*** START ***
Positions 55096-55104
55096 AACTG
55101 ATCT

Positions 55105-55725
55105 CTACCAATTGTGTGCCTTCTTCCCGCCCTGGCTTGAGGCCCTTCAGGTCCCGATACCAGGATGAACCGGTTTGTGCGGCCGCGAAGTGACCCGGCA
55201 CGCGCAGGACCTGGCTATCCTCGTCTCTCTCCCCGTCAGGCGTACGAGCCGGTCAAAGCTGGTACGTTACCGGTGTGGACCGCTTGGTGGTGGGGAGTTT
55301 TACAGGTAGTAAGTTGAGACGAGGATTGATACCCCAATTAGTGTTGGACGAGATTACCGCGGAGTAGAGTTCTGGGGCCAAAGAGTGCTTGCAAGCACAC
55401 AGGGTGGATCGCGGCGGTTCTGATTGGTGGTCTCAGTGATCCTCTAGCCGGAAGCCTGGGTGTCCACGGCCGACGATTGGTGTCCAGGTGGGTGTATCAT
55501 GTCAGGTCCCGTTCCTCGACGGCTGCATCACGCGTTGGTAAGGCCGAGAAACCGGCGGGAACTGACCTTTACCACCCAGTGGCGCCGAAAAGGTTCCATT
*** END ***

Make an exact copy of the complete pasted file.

Positions 55096-55104
55096 AACTG
55101 ATCT

Positions 55105-55725
55105 CTACCAATTGTGTGCCTTCTTCCCGCCCTGGCTTGAGGCCCTTCAGGTCCCGATACCAGGATGAACCGGTTTGTGCGGCCGCGAAGTGACCCGGCA
55201 CGCGCAGGACCTGGCTATCCTCGTCTCTCTCCCCGTCAGGCGTACGAGCCGGTCAAAGCTGGTACGTTACCGGTGTGGACCGCTTGGTGGTGGGGAGTTT
55301 TACAGGTAGTAAGTTGAGACGAGGATTGATACCCCAATTAGTGTTGGACGAGATTACCGCGGAGTAGAGTTCTGGGGCCAAAGAGTGCTTGCAAGCACAC
55401 AGGGTGGATCGCGGCGGTTCTGATTGGTGGTCTCAGTGATCCTCTAGCCGGAAGCCTGGGTGTCCACGGCCGACGATTGGTGTCCAGGTGGGTGTATCAT
55501 GTCAGGTCCCGTTCCTCGACGGCTGCATCACGCGTTGGTAAGGCCGAGAAACCGGCGGGAACTGACCTTTACCACCCAGTGGCGCCGAAAAGGTTCCATT